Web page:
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According to the Los Angeles Times, National Institutes of Health officials are concerned about the possible side effect reported by a COVID-19 vaccine trial.
In PNAS this week: modeling of Rift Valley Fever spillover, Asian mosquito could pose malaria threat, and more.
After a pause, AstraZeneca has resumed its COVID-19 vaccine clinical trial in the UK, according to NPR.
UK-based ATDBio will develop new oligonucleotide-tagged microbeads for use in droplet-based single-cell RNA sequencing, to be evaluated by researchers at Oxford.
According to Reuters, AstraZeneca has begun enrolling participants into a late-stage study of its candidate SARS-CoV-2 vaccine.
In Science this week: machine learning model predicts whether ion channel mutations will cause disease, and more.
The New York Times reports two additional investigational vaccines appear to generate an immune response against SARS-CoV-2.
The company will apply its single-cell RNA-seq analytics technology to three distinct cohorts in pursuit of new drug targets for inflammatory bowel disease.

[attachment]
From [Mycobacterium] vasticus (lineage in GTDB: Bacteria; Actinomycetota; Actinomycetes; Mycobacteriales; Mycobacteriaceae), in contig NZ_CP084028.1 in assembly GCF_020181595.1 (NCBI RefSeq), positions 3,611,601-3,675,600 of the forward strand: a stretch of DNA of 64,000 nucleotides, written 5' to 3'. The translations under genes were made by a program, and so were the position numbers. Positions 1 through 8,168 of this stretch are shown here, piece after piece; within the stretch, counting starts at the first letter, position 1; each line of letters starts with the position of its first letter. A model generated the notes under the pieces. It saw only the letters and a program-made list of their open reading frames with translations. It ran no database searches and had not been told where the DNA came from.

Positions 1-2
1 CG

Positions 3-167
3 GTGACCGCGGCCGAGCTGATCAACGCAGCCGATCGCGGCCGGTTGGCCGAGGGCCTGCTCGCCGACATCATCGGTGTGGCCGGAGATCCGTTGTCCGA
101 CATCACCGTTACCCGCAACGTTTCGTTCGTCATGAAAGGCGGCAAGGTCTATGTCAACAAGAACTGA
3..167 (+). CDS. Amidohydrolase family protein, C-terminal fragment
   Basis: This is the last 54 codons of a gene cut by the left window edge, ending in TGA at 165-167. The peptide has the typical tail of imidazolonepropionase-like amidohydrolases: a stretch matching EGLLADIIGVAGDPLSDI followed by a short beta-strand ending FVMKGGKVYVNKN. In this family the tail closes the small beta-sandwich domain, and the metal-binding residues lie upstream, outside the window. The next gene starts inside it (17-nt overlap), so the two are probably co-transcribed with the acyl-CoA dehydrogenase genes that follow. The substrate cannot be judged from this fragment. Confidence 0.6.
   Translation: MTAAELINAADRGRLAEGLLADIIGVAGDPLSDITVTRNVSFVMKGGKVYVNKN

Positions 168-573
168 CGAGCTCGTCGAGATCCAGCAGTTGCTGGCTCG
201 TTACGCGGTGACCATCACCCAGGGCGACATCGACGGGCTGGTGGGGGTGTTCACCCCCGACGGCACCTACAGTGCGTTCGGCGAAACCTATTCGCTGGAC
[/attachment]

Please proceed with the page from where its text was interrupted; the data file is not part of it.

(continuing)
In Science this week: Fiber-seq method to examine regulatory architecture, mutations in SOST associated with osteoporosis drug-linked cardiovascular events, and more.
The findings underscore the value of carrying out large-scale human genetic analyses as part of drug target identification and validation efforts.
Novavax has begun a phase III trial of its SARS-CoV-2 vaccine, according to the New York Times.
Vox reports that the Trump Administration may limit student visas for individuals from some countries to two years.
The governor of New York says the state will conduct its own review of any SARS-CoV-2 vaccine, NPR reports.
This week in Science: Neanderthal Y chromosomes replaced by Homo sapiens Y chromosomes, and more.